Robertson Languages > Culture > Business Etiquette Abroad: A Guide to Italy

Business Etiquette Abroad: A Guide to Italy

Feb 26 in Culture, General, Language

When people talk about doing business abroad, the discussion quite often focuses solely on speaking the lingo. This is, undoubtedly, a crucial part of international business – whether it means investing in professional language services like translation and interpretation or taking language classes yourself, it is a strong asset and advantage to be able to communicate to people in their own tongue.

However, it’s rarely acknowledged that non-verbal communication is just as, if not even more, important. While using the wrong article in front of a noun or forgetting the word for ‘investment’ in a business meeting can be easily forgiven, unfamiliarity with local social customs can make you appear naïve, rude or even downright disrespectful.

The importance of business etiquette

In order to gain the trust and respect of your future business partners and give yourself the best chance of successful business proceedings, it’s critical to research the cultural differences in business etiquette wherever you are visiting. So, as a British person who has worked in several different regions of Italy and has suffered first-hand many a social blunder, here are my five things to consider when doing business in Italy.

A picture of a man looking at his watch


Do you know how the country you’re visiting perceives punctuality?

In Britain, we know that it’s good manners to arrive for a business meeting 10 or 15 minutes early. In Italy, however, don’t be offended if you are left waiting for some time before anyone shows up!

It’s a good rule of thumb to be on-time for meetings, regardless of where you are in the world – but it’s also important to adjust your expectations according to the country.

If the country has a relaxed attitude towards punctuality, such as Italy, don’t expect the meeting to follow the agenda to the letter either. According to Italian business etiquette expert Alberto Presutti, “In Italian business meetings, space is also given to improvisation and to ideas that are formed on the spot.”

So, you might want to put any post-meeting dinner plans on hold. This could take some time!

Dress code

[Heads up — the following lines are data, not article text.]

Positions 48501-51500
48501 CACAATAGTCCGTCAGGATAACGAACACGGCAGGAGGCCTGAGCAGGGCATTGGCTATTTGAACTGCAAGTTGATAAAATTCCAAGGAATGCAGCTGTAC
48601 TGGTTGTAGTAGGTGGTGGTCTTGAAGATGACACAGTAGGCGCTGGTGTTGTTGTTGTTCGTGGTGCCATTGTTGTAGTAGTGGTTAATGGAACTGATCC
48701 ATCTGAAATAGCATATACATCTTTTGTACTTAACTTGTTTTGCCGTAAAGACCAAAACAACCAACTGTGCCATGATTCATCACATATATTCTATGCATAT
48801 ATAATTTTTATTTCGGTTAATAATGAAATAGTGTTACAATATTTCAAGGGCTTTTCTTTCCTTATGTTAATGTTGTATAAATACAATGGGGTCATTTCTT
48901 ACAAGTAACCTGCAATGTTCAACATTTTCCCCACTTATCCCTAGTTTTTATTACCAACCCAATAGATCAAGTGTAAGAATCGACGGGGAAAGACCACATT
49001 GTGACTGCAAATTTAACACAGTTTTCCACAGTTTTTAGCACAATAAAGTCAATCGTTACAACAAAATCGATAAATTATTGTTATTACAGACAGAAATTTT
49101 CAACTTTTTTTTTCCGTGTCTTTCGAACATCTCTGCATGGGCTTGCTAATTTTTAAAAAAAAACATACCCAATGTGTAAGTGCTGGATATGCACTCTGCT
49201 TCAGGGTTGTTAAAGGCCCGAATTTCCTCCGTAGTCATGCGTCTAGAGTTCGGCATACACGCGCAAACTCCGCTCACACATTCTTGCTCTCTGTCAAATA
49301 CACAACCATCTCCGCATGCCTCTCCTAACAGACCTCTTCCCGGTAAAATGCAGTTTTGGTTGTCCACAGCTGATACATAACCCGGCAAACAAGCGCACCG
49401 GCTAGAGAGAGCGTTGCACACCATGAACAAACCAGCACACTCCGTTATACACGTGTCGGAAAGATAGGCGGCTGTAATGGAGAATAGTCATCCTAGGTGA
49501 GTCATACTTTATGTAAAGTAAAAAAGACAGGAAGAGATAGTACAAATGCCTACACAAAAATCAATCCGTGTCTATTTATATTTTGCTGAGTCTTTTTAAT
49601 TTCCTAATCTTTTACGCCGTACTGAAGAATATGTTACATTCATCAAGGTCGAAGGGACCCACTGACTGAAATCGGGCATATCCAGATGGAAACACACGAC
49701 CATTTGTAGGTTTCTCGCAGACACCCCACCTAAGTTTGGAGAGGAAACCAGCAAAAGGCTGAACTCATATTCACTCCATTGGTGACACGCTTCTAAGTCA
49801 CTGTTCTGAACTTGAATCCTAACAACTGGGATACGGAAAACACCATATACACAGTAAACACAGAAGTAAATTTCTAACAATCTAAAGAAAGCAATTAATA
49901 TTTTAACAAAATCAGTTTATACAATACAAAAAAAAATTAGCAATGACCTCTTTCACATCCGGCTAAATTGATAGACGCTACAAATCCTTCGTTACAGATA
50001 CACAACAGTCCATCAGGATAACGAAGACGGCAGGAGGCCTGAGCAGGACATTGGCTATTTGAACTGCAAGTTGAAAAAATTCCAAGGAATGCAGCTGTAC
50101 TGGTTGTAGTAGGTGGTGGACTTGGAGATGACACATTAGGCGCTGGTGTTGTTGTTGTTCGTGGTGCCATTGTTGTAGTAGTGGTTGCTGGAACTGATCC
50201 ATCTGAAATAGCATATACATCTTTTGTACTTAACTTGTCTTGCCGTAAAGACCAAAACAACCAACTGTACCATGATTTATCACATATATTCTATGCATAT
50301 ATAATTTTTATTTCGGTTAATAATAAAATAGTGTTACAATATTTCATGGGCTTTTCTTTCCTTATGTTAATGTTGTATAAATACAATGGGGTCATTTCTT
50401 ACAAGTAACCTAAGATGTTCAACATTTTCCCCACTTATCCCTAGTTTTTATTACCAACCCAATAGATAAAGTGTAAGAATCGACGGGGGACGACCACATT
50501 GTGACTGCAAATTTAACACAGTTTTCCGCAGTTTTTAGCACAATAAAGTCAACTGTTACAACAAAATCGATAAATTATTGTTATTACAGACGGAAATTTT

Italians put a lot of value on one’s appearance, namely the notion of la bella figura.

This doesn’t mean that you must spend a fortune on a Prada or Dolce and Gabbana dress or suit (although these ‘Made in Italy’ brands do garner a lot of admiration and respect)! Elegant, classic and chic are the key words to remember when dressing for business in Italy.

Whereas it is acceptable in some countries to dress casually in a business setting, it’s always a good idea to dress smartly when doing business, wherever you are in the world.

Shaking hands is brilliant business etiquette


We all know that first impressions are important, but did you know that, according to recent studies, strangers make a decision about you within seven seconds of meeting you? With just moments to make a good first impression, getting your greeting right has never been more essential.

It’s critical to know the preferred greetings of the country you’re doing business in. We may think of Italians, for example, as giving a traditional kiss on each cheek or a warm embrace upon greeting each other – but this is usually reserved for people you know and informal situations. In a business context, particularly if you are meeting someone for the first time, it’s wisest to stick to the humble handshake.


Every country has their own notion of what is acceptable when addressing each other in a conversation. In Britain, we are most likely to use each other’s first names, whereas in Italy, you would be expected to use ‘Signor(e)’ (Mr.) or ‘Signora’ (Mrs.) plus the surname when meeting people in a business context for the first time.

After getting to know each other, you may be invited to use their first name instead. To err on the side of caution, stick to ‘Mr’ and ‘Mrs’ until you’re explicitly invited to do otherwise.

Picture of people having a lunch meeting

Dining out

Some countries love nothing better than to talk business over the dinner table, whereas it would be a huge social faux pas to do so in others. It all depends on the country’s attitude towards food and dining ­– something that is crucial to know before you go.

“Often in Italy the most important business is concluded at table over a glass of wine or good food,” says Presutti. But be warned – lunch or dinner may last up to three hours!

Are you regularly travelling abroad for business or relocating employees overseas? Do you work as part of an international team?

If you need to brush up on your international business etiquette, RLI offers bespoke cross-cultural training courses with over 29 years of experience.



Article written by Sofia Lewis, Marketing and Translation Intern at Robertson Languages International


Business Etiquette Abroad: A Guide to the Middle East «
Why you should keep your language lessons at regular intervals »